Lin Searles' Autobreak

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Lin Searles' Autobreak

Postby Guest » March 10th, 2004, 11:12 am

Detailed in Richard Kaufman's JENNINGS '67 (1997), p. 23, is a devilishly clever technique for obtaining a break beneath the top card of a deck. In the introduction to the book (pp. 12-13), Mr. Kaufman states that Mr. Jennings attributed the technique to Lin Searles, but that no published record could be found.

Today, however, I was looking through Stephen Minch's SECRETS OF A "PUERTO RICAN GAMBLER" (1980), when I spotted a technique that is very similar. Referring to page 90, I quote:
Daryl came up with a one-handed method for obtaining a break under the top card of the deck many years ago. Harvey Rosenthal developed the same concept independently in Washington, D.C. and published it in his "Packet Switches" book.
I found Karl Fulves' PACKET SWITCHES (PART THREE) (1977) and found the Rosenthal technique, "The Pop-up Move" (pp. 184-186). All three techniques appear to be very similar, if not identical.

I'm not sure if the previous techniques by Daryl and Mr. Rosenthal were missed when preparing JENNINGS '67, but it seems a bit unlikely, as both Mr. Minch, who wrote SECRETS OF A "PUERTO RICAN GAMBLER", and Mr. Rosenthal, who developed the technique, edited JENNINGS '67.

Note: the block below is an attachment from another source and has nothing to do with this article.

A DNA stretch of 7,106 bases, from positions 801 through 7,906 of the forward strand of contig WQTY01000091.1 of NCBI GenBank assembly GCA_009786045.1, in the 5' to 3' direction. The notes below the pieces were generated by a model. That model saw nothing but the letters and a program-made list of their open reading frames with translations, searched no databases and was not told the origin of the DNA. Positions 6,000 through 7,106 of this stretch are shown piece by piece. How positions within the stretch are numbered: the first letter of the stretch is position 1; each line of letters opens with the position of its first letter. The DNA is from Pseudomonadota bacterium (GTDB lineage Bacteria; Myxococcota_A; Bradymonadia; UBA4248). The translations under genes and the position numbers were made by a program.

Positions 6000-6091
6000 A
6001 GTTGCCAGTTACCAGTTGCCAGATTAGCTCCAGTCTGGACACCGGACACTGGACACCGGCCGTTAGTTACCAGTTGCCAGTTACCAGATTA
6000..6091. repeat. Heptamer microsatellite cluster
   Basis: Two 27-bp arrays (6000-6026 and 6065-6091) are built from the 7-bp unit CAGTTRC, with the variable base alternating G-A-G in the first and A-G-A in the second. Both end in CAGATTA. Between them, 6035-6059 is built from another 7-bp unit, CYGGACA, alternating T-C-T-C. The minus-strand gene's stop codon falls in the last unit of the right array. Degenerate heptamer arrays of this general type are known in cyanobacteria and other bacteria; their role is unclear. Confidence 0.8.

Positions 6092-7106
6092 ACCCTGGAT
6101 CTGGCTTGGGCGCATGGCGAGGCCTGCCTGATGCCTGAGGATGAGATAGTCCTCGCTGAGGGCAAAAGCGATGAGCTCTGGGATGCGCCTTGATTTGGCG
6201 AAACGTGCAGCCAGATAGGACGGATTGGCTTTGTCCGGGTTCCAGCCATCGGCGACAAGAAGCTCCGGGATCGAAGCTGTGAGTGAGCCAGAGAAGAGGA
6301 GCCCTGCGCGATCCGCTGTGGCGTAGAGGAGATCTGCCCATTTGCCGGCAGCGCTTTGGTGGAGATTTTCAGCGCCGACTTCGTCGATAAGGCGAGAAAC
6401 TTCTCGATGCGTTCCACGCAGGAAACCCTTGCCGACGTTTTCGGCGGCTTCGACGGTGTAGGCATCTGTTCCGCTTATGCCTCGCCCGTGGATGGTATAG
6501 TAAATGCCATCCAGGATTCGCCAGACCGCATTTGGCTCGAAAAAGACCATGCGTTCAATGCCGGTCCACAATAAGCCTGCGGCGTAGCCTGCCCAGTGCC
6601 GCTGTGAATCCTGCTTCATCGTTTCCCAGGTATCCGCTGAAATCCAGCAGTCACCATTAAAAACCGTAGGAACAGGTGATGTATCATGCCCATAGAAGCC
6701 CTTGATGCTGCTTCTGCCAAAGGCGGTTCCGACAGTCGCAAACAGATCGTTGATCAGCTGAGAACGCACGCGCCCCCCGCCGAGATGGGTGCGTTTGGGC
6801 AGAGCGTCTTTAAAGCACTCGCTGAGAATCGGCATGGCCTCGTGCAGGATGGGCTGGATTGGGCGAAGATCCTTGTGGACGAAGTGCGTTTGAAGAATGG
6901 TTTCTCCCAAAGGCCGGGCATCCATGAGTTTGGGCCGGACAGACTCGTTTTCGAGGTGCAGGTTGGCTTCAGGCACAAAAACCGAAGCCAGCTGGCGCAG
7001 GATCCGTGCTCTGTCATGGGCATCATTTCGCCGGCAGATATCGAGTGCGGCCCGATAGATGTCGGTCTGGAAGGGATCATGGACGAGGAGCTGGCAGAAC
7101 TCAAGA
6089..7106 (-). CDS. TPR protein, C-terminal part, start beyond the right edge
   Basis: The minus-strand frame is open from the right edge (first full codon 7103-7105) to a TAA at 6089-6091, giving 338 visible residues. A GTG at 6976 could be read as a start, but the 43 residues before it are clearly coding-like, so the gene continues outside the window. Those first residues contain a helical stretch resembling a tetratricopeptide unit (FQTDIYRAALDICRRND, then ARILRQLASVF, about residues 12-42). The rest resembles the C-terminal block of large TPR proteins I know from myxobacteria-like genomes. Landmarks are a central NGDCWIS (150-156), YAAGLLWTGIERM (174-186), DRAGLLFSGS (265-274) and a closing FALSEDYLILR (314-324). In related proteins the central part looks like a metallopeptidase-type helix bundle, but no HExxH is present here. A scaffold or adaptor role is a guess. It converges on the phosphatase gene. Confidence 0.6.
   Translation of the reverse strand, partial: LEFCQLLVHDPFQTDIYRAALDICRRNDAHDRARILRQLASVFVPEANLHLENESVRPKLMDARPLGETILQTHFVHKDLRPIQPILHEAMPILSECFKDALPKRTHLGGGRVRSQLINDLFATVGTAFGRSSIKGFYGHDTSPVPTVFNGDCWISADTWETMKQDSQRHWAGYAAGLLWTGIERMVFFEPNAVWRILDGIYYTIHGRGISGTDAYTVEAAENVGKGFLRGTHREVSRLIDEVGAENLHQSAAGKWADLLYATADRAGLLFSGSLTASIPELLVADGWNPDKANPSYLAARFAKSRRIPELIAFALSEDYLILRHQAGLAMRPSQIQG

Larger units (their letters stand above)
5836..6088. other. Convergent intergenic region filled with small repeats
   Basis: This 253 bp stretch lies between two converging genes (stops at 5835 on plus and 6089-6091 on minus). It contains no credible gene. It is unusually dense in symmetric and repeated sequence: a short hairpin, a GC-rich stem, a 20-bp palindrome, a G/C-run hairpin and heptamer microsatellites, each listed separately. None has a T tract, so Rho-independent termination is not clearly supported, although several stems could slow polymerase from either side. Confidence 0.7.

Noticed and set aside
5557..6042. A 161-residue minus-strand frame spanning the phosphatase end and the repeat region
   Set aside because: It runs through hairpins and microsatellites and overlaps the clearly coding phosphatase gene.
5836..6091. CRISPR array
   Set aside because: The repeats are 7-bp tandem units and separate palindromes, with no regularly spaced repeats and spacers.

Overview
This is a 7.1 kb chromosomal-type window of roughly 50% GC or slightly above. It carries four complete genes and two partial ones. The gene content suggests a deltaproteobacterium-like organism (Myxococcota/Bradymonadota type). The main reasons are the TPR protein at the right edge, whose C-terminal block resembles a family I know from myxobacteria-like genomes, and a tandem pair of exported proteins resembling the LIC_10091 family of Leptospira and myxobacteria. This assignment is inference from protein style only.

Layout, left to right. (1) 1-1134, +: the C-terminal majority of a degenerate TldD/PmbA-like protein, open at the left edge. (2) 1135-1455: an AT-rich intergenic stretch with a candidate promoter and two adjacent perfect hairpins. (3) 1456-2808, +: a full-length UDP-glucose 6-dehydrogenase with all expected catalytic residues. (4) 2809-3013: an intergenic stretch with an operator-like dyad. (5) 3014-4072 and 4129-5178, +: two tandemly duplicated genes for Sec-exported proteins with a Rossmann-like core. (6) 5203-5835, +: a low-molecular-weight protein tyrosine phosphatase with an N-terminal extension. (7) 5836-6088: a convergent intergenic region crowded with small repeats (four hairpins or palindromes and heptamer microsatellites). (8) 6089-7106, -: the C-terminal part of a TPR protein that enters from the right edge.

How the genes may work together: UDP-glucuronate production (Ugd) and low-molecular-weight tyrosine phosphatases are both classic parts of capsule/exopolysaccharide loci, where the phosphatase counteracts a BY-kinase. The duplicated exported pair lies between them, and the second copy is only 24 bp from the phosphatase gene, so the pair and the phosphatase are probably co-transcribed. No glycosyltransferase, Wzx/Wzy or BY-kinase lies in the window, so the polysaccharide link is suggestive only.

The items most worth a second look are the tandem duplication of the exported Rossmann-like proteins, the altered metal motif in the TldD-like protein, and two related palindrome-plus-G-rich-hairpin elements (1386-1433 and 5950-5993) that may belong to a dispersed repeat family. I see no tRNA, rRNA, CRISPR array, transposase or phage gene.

Did both of them miss the technique when editing, or is there a difference that I'm not spotting?

I am in no way trying to put down the work of any of the aforementioned people. I was just wondering if the techniques differ in some way.

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Richard Kaufman
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Re: Lin Searles' Autobreak

Postby Richard Kaufman » March 10th, 2004, 7:30 pm

The Daryl and Rosenthal techniques are identical. They have nothing in common with the Searles technique, Autobreak. With the latter you simply press down on the outer left corner of the deck, causing the right long side of the top cards to rise. You must either have a reversed card or a bridged card to do it.
The Rosenthal technique is an entirely different way to obtain a break.
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Re: Lin Searles' Autobreak

Postby Guest » March 11th, 2004, 3:38 am

Oh, alright. Thanks Mr. Kaufman for your response.

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